Saturday, July 27, 2019

Marbling on Wool Class

I'm looking forward to teaching some fun and artsy classes next weekend at the ASG National Conference! One of my students called me today with some good questions about class supplies, and I thought it might help to show a picture of some of the things students are to bring.
 Shown above are some of the class supplies for the class, beginning at top left and going clockwise: plain Barbasol shaving cream, skewer (aka shishkebob stick), inexpensive small paintbrush for mixing inks, scissors, squeegee, (bottom row) sample square that's been marbled and stencilled, and a stencil. The stencil can be anything you'd like, and should ideally fit onto a 5" x 7" square.

The other 2 images are samples of what we'll be doing in class, there's lots of room for variation and creativity! No 2 panels will be the same. So get ready to be creative!

Tuesday, June 25, 2019

Woad-dyeing!

I recently had the good fortune to be invited to teach fiber art in southern France, and I was also able to enjoy a few days of seeing the countryside and other perks. The last day we were in that region, we did a woad-dyeing class, which was so much fun! Woad is a plant that is native to the area surrounding Toulouse, and it dyes textiles a beautiful shade of blue. The color has a rich history in France; it was feared by many in ancient times, and the dyers were even feared as "sorcerers"! Actually this doesn't really surprise me - if you ever woad-dye and watch the fabric emerge from the dye-pot as yellow and then transform into green and then blue, you would think this must be magic, too! The color transformation is reminiscent of indigo dyeing, but the blue is softer and a bit lighter in hue. Textiles can be dyed several times to darken the color, so there are many shades of blue that can be achieved.

We learned so much about the rich history of woad-dyeing; one thing was that in the beginning, people started out dyeing mainly silk and wool before adding cottons and linens to the mix. All the students in our class brought things to dye, and we also picked up some antique linens, shirts and garments while shopping in the villages of southern France. I brought a little assortment of various textiles including linens, cottons, silk, wool, laces, and even some pearl cotton! I also wet-felted a couple of wool beads from some sheep's wool I found at a market there. The night before our dyeing class, we soaked all our things to be dyed in vats of plain cold water. 

This is what the woad ball looks like after the leaves are dried. Then they use the dehydrated plant to mix the dye.
 We did our dyeing in the area behind the "barn" at the renovated hunting lodge where we stayed, a beautiful venue, and the weather was perfect! A bit breezy, which helped to dry our woad-dyed goodies after we hung them up on this clothesline that was stretched out between the trees.
We had several vats of dye: one dark (front), one light (back), and one small for special pieces like the laces, thread, and wool. We used 36" dowel rods to bring the textiles up out of the dye-bath - no stirring! Woad works by bacteria, and you couldn't disturb the balance.
 Here I am refraining from stirring!
Miriam, one of our instructors, helping me to pull my linens out of the dye-bath.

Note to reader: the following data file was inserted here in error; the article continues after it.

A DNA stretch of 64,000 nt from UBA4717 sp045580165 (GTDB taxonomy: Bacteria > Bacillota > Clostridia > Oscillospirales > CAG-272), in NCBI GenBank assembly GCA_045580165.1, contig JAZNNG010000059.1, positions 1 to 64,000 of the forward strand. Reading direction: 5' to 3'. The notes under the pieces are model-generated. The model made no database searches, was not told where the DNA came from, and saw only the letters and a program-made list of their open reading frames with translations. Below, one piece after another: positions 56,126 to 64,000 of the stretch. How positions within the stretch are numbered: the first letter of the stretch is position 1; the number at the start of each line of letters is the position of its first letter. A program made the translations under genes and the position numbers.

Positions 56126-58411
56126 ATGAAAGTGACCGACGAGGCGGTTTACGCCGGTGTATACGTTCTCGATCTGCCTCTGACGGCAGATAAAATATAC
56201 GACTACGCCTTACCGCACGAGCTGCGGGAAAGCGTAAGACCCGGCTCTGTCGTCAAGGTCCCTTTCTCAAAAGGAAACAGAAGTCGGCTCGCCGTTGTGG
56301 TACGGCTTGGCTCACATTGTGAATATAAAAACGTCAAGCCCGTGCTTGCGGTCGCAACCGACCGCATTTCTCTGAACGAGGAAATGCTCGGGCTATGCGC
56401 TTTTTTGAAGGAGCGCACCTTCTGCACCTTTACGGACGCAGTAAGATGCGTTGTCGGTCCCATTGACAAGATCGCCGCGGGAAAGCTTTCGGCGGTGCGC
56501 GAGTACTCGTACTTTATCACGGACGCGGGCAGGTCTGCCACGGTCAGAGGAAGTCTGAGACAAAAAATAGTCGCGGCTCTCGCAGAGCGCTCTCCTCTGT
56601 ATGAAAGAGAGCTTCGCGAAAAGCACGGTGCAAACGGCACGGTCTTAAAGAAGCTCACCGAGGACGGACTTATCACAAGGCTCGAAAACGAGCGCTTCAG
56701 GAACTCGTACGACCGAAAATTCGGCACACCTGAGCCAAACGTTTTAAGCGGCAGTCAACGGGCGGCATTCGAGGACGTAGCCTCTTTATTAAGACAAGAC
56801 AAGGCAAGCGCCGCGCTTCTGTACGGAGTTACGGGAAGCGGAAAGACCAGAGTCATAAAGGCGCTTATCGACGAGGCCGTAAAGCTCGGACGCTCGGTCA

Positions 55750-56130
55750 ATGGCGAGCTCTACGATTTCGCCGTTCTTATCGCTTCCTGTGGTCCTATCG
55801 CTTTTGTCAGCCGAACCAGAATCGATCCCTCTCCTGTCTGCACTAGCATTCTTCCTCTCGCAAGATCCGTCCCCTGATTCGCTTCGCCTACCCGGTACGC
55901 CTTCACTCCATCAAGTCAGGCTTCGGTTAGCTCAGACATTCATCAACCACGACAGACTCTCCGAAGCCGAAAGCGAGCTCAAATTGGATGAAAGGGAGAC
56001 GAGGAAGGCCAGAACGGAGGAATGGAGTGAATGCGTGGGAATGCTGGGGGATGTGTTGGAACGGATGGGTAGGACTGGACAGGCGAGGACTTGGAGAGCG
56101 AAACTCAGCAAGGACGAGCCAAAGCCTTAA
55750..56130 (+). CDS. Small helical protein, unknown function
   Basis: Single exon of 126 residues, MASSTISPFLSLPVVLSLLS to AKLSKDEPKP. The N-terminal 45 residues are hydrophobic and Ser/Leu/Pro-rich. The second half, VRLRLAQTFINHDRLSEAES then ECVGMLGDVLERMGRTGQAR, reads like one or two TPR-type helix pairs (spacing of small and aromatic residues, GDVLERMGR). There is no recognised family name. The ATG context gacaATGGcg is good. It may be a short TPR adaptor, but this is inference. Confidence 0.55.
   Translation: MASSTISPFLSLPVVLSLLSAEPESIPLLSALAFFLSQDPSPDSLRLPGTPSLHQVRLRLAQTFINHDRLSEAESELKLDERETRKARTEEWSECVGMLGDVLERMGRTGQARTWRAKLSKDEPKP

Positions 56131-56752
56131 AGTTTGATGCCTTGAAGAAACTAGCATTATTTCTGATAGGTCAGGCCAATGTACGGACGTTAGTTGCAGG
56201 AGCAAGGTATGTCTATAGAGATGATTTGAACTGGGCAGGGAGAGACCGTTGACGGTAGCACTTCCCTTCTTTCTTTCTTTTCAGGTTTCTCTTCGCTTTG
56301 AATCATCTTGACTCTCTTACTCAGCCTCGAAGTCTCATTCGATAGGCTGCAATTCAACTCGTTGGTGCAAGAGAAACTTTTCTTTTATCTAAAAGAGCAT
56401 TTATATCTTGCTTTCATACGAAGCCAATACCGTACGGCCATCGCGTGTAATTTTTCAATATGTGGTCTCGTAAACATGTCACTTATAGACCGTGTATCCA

When you first pull the fabric out, it's yellow! As soon as the oxygen hits it, it immediately starts to turn green...
Here's the fabric as it's changing from green to blue.
We hung everything up to dry and finish changing to blue. Once the fabric is all blue, it can be dipped again to deepen the color if desired.
 When we ran out of room, we spread our things out on the sunny field to dry!
 Here's a close-up of some of my dyed laces I found at a market nearby.
My laces spread out to dry!
 Miriam with her adorable puppy, who thought it great fun to play with our drying dyed things! She was so cute.
 Your hands turn blue too! Guess who had the bluest hands lol?
 My finished dried things: linens, cottons, laces, and my wool beads at left, even they dyed beautifully! I'll be making earrings out of those.
And this was so interesting: my woolfelt assortment. At far left is National Nonwovens' Xoticfelt, a 50/50 mix of bamboo and rayon, it took the dye beautifully! At far right is their 80/20 rayon/wool mix, which also took the dye well. What didn't dye as well was the 100% woolfelt in the middle; so I guess the rayon was the fiber that really soaked up that color. Across the top is a piece of vintage lace I found at market. I'll be making a special project using these beautiful blue textiles, so stay tuned!

Fashion Show MAQF 2019

What a whirlwind year it's been already! One of the highlights for me was having the opportunity to present the fashion show for the Mid-Atlantic Quilt Festival 2019 in Hampton, VA. It was a lot of work, but all worth it - I think everyone who participated had a great time! A huge thanks to all who helped, from my incredible models, to all the behind-the-scenes folks who took care of all the details. Also a big thanks to the Mancuso's for inviting me to do this show! Here are a few of the ensembles and the beautiful ladies who modeled them.
This was the publicity photo I shot for the show, my fave colors illustrated in shibori-dyed silk, wet-felted fiber jewelry, and my nuno-felted silk and wool shawl.
 A behind the scenes look at some of the ensembles, here's Debby looking awesome in a fun prairie apron!
Diane lookin' gorgeous in soft green pastels!
Kathy was the perfect fit for "Earth Mother", complete with a lace-up leather and silk corset!
Kathy looking very spiffy in a soft green jacket and nuno-felted wrap!
Kathy very snappy in her "Nana's Apron" made of upcycled linens and sassy fascinator!